Colorado to receive $1.3 million to improve recreational angling
The list of projects can be found at: http://www.fws.gov/fisheries/whatwedo/NFHAP/documents/2013_FWS_funded_NFHP_projects_listed_by_State.pdf
WASHINGTON — The U.S. Fish and Wildlife Service and its partners are providing $12 million during the next three years to support 75 fish habitat conservation projects in 27 states, ranging from restoring submerged aquatic vegetation and oyster beds in Florida and New York to restoring degraded stream and estuary habitat for native fish in Hawaii.
“Together with our partners, we identified the 75 projects through the National Fish Habitat Partnership, a diverse coalition of public and private organizations that works to reverse declines in fish habitat through voluntary, non-regulatory actions,” said Service Director Dan Ashe. “The projects will benefit aquatic species by protecting, restoring and enhancing stream, lake and coastal habitat as well as anglers by improving recreational fisheries. In doing so, they will also give a boost to local communities that benefit from the outdoor recreation economy.”
Colorado will receive $1, 337,100 for three projects this year. They are a fish passage on Fountain Creek to benefit native plains fishes; Phase I of a sediment mitigation project on Bear Creek and a fish passage on Milk Creek for Native Colorado Cutthroat Trout Habitat Restoration.
The National Fish Habitat Partnership helps Service biologists prioritize conservation work to get the greatest benefit for fish and other aquatic resources and ultimately for the American people. The partnership recently completed the first nationwide scientific assessment of the status of fish habitats and identified conservation priorities across the country.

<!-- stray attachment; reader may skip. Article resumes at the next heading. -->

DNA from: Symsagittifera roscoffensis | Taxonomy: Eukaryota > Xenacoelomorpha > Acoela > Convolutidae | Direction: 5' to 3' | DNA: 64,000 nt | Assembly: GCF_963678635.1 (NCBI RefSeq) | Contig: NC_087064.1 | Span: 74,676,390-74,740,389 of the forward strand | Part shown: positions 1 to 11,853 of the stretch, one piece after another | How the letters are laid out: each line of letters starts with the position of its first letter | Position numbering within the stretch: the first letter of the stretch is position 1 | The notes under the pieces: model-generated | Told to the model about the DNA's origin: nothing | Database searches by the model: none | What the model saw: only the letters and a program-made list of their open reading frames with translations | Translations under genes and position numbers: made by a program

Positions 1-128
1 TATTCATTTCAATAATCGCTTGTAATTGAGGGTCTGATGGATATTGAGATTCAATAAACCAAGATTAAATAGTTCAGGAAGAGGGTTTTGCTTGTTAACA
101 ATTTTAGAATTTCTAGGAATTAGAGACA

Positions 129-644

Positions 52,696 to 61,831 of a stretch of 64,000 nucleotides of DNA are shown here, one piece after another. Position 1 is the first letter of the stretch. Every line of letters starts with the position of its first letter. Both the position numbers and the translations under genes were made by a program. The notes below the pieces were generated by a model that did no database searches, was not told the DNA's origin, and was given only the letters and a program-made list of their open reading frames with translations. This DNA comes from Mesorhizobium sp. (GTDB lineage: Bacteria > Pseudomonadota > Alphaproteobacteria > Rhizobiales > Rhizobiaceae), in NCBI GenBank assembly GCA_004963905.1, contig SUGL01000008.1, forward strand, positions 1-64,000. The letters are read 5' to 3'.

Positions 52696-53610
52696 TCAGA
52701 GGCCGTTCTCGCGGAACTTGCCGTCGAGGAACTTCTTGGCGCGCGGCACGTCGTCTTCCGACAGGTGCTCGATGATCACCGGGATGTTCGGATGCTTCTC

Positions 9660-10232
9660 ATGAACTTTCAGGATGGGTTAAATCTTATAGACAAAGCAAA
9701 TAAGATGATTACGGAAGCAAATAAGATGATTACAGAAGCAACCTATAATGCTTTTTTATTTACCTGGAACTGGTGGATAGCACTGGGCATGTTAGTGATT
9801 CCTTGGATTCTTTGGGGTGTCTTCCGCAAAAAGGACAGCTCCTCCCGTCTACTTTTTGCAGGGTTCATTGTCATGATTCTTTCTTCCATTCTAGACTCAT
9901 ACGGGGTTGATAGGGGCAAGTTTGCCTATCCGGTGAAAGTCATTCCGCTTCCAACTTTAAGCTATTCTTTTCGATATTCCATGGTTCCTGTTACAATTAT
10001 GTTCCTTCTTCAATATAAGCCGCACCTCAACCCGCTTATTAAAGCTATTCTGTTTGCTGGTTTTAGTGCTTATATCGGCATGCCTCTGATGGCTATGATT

To fund the projects, the Service is providing $3.17 million this year, with nongovernmental organizations, state resource agencies and other partners contributing an additional $9.45 million during the next three years.
Through the funded projects, partners will work in priority areas to restore stream banks, remove man-made barriers to fish passage, reduce erosion from farm and ranchlands, and conduct studies to identify conservation needs for fish and their habitats. Expected results of the projects include more robust fish populations, better fishing and healthier waterways. Many of the projects also are designed to help fish populations adapt to the effects of climate change and other environmental disruptions.
“Better fishing is a big benefit of these projects,” said Kelly Hepler, Assistant Commissioner of the Alaska Department of Fish and Game and Chairman of the National Fish Habitat Board. “With better fishing come more tourism, tackle sales and other economic activity, as well as a better quality of life in local communities.”
Projects sponsored by the Atlantic Coastal Fish Habitat Partnership will restore submerged aquatic vegetation and oyster beds in Florida and New York. The Eastern Brook Trout Joint Venture will remove barriers in Maine and Pennsylvania and remediate acid mine drainage in Virginia. The Western Native Trout Initiative will restore habitat that is crucial to cutthroat trout, Gila trout and bull trout, all of which are imperiled. Projects sponsored by the Hawaii Fish Habitat Partnership will restore degraded stream and estuary habitat for native fish.
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